Election officials begin counting ballots on Sunday at a polling station in Kiev, Ukraine. (Sergei Grits/AP)
Columnist

The big takeaway from Sunday’s presidential election in Ukraine was the fact that a comic who had played the Ukrainian president on a television program led the first round’s voting. The bigger and more important takeaway should be the reappearance of the ethnic voting divisions that caused the country’s division, as well as Russia’s annexation of Crimea and the Kremlin’s support of anti-government separatists.

Ukraine’s independence after the 1991 breakup of the Soviet Union was the first time the country had been free in centuries. Most of the country had fallen under Russian sway since the second half of the 18th century, and the eastern and southern parts of the country became home to many Russian migrants. The westernmost parts of Ukraine, on the other hand, did not receive as many Russians and some areas were controlled by Poland or Austria until the early 20th century. These divergent historical circumstances would soon emerge as crucial in Ukrainian politics.

Ethnic and regional voting became the most important factors in Ukrainian politics by the turn of this century. The regions with the highest portions of ethnic Russians and native Russian speakers, generally in the east and south, voted overwhelmingly for candidates and parties that favored closer ties with Russia. Those regions populated largely by native Ukrainians voted for candidates and parties that favored closer ties to the European Union and membership in NATO.

The two regions were roughly balanced, leading to unstable politics. When pro-Russia president Viktor Yanukovych canceled an initiative to enter the European Union in 2013, citing Russian pressure, and instead sought closer economic ties with Russia, pro-E.U. activists in Ukraine’s very pro-E.U. capital of Kiev began protesting near the central Maidan square. These protests, and Yanukovych’s use of violence to suppress them, eventually led to what is known as the Maidan revolution and Yanukovych’s overthrow. This, in turn, directly led to Russian annexation of the predominantly Russian-settled region of Crimea and the beginning of the Russia-backed separatist war in the two regions of eastern Ukraine most settled by Russians — Donetsk and Luhansk.

These patterns changed dramatically in the 2014 presidential election, held after Yanukovych’s ouster, and after the Crimean and separatist actions occurred. Petro Poroshenko finished first in every region of the country save one. He ran much better in the country’s pro-E.U. west, but he still finished first even in the more Russian-favorable east. It looked as though Ukraine’s deadly divisions might be behind it.

That is apparently not the case, based on the election this weekend. While the candidate who finished first, Volodymyr Zelensky, has run on a pro-E.U., pro-NATO platform, his support is based predominantly in the Russian-speaking east and south. With the exception of the heavily Russian regions of Donetsk and Luhansk, which supported an openly pro-Russian candidate, Zelensky’s support declines as one moves further west and north. The regions that traditionally give pro-E.U. candidates the largest margins — Lviv and the surrounding areas — gave Zelensky and the pro-Russian candidate their lowest percentages in the country.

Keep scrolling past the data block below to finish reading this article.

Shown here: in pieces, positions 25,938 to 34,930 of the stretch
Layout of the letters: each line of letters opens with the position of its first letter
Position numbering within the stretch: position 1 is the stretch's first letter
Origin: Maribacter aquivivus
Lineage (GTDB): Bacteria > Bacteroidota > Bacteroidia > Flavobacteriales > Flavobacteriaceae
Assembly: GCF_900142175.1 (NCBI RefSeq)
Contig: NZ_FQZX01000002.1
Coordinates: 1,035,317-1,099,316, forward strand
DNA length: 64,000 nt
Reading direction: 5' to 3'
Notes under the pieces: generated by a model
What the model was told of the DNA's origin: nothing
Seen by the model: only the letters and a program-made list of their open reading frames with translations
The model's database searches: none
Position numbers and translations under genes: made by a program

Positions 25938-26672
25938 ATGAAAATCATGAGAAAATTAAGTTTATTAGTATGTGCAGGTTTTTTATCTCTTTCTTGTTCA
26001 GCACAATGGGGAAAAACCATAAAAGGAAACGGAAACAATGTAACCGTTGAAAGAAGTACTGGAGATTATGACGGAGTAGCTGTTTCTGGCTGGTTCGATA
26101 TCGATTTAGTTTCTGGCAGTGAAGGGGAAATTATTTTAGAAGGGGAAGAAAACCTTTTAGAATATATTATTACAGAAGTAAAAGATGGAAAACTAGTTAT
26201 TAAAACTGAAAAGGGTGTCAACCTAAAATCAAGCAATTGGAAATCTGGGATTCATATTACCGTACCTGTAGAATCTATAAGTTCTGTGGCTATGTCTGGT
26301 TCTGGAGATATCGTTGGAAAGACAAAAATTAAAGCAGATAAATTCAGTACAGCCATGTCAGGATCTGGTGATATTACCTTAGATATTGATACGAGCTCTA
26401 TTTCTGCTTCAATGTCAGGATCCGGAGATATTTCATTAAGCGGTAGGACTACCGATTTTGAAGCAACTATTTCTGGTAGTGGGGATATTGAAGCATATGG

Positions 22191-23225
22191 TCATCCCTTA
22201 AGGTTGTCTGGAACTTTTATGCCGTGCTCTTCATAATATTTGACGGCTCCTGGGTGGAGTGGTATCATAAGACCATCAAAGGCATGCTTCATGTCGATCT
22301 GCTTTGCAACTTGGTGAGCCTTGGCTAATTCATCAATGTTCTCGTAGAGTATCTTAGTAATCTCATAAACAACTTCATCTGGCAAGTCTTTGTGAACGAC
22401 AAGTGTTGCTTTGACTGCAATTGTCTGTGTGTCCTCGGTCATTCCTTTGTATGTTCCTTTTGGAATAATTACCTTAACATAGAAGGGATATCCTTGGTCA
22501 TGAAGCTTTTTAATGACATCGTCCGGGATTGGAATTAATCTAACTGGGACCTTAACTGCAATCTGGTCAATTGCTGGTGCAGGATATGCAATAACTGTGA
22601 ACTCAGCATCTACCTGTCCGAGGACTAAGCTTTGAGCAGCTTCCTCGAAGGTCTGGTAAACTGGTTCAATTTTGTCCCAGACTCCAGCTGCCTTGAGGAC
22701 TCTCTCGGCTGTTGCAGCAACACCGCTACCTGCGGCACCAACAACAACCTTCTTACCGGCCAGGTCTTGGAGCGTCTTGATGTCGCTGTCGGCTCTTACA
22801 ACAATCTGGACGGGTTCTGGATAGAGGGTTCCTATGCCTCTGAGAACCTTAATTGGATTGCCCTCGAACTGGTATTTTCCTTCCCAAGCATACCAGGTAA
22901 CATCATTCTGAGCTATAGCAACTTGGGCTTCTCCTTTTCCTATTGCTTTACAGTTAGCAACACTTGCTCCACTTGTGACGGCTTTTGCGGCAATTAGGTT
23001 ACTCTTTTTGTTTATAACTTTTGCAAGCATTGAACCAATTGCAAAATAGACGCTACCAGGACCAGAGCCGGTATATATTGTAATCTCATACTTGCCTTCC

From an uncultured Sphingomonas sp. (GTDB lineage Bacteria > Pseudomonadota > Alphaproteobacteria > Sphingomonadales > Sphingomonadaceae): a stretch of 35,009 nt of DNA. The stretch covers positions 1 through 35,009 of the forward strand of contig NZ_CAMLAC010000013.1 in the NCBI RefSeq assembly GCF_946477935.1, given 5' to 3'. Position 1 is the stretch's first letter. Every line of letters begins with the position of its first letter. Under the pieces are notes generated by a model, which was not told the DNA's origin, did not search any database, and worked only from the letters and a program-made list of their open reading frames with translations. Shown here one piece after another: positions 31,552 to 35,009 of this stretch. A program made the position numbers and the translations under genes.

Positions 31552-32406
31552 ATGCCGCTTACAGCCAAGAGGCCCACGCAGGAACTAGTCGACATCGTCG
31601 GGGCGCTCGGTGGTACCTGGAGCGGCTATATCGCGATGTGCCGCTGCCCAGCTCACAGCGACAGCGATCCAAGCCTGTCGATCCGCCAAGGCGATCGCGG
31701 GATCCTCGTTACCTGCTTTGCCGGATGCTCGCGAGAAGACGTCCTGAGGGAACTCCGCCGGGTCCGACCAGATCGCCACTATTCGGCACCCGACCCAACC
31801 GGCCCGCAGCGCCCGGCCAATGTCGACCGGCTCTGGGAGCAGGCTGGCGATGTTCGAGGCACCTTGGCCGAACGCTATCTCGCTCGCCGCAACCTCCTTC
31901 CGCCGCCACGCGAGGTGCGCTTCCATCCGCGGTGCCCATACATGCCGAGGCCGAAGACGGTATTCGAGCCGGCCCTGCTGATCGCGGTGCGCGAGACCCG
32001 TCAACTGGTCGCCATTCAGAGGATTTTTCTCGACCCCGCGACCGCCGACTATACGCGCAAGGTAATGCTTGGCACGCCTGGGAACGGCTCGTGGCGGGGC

This is not surprising in one sense. Despite his platform, Zelensky was clearly the most pro-Russian of all the significant candidates. He was opposed to Poroshenko’s ban on Russian cultural programs and artists following the 2014 war. Zelensky performed exclusively in the Russian language, not Ukrainian, until 2018. And while he supported the Maidan revolution and donated money to the Ukrainian army during the 2014 war, he also said he would negotiate an end to the separatist conflict with Russian President Vladimir Putin and acknowledged that Crimea will remain lost so long as Putin controlled Russia. Neither stance is likely to appeal to hardcore Ukrainian nationalists.

Poroshenko is already signaling that he plans to wrap the Russian flag around Zelensky’s neck in the second round. A close look at the returns suggests it might work, too. Zelensky received 30 percent and beat Poroshenko by nearly 15 percentage points in the first round, but candidates who also did well among Russian speakers received only another 16 percent of the vote. Most of the remainder of the vote was split among Ukrainian nationalists whose vote came mainly from the pro-E.U. west and north. If Poroshenko can win the bulk of their votes, and it seems that is what his campaign aims to do, he could still prevail.

Even if Zelensky wins, he faces a daunting task: His Russian-speaking voters will want peace with Russia, while his Ukrainian-speaking opponents will not want to permanently cede Ukrainian territory, which is likely the only way peace with Russia can be obtained. His opponents will want Ukraine to join the E.U., which Putin adamantly opposes. Putin will also likely oppose Ukraine’s potential entry into NATO. Even the most talented politician in the world would find it difficult to implement his agenda; Zelensky has no political experience.

The sad reality is that Ukraine is really two nations trapped inside one country, bordering a regional power that badly wants one of those nations to prevail. Many in the West want to believe that Ukraine has abandoned its old ways and is now united in its desire to free itself from Russia’s grasp. The first round’s vote suggests that might not be the case and, at best, it appears the Russian-Ukrainian view of Ukrainian nationalism still differs greatly from the view prevalent in the country’s west and north. Whichever candidate ultimately wins continues to face an extremely difficult task in uniting an inherently fractured country.

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